The Washington Post, March 15, 2011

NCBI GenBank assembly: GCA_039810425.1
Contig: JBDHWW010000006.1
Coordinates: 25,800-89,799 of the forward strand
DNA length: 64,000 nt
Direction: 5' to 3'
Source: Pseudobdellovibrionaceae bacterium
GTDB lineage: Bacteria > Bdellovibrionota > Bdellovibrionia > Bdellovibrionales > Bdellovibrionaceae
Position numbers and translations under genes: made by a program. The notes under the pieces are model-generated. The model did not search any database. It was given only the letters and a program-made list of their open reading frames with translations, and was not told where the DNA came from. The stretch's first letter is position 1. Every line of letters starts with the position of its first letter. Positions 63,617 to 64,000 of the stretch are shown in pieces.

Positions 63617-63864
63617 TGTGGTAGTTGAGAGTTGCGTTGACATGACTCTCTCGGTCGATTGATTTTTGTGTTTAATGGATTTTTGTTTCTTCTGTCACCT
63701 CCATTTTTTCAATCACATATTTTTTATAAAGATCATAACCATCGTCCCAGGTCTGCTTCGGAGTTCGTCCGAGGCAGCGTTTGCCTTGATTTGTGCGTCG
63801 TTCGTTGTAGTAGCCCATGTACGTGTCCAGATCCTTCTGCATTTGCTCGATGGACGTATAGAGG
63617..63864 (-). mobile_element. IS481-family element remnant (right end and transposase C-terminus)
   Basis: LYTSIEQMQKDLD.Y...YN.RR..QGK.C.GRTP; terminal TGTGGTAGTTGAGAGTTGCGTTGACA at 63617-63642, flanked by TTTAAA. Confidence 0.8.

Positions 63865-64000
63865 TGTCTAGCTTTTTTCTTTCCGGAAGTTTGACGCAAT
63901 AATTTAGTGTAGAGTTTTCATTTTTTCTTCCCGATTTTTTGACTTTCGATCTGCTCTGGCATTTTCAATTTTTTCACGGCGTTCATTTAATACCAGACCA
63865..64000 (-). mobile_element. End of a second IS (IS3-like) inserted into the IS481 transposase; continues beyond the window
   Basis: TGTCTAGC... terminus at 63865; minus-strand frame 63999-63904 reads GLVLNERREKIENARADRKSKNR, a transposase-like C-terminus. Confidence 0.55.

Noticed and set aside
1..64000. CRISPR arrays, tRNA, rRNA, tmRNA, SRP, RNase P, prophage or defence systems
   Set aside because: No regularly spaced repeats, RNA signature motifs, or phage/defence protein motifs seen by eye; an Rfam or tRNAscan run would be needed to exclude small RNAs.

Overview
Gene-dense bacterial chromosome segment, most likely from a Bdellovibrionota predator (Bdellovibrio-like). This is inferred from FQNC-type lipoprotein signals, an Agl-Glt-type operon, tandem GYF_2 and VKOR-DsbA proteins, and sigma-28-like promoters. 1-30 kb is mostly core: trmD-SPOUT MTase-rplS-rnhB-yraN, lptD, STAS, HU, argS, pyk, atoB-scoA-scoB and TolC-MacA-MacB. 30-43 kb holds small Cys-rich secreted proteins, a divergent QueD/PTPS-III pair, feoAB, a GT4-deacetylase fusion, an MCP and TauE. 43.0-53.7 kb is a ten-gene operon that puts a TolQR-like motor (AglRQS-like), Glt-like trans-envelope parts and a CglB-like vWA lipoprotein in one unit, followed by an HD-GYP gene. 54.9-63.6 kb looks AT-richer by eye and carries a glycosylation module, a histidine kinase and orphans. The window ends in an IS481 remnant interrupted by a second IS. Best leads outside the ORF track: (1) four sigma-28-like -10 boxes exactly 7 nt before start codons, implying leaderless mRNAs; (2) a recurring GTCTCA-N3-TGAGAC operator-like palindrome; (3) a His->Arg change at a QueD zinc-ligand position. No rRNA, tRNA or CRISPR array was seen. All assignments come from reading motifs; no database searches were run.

Among government workers, one group enjoys lifetime health benefits virtually unmatched in the United States: military retirees. As soaring medical costs have forced steep cuts to benefits offered by government and private plans, Tricare has grown more generous. The premiums are a fraction of those in the private sector, deductibles are low and co-pays limited. Premiums have not changed in 16 years. But Tricare's costs are exploding, projected in five years to hit $65 billion to insure 9.6 million people. Now, in the face of two wars and serious budget constraints, the Pentagon says it needs to charge higher fees. And with congressional hearings on Tricare opening Wednesday, Defense Secretary Robert M. Gates finds himself pitted against retired service members, one of Washington's most powerful and beloved constituencies. Gates has tried to boost Tricare premiums in three Pentagon budgets. He made the case to Congress that spiraling personnel and healthcare costs are "crippling" the military, as retirees receiving full pensions decline new health insurance when they go to work for private companies.
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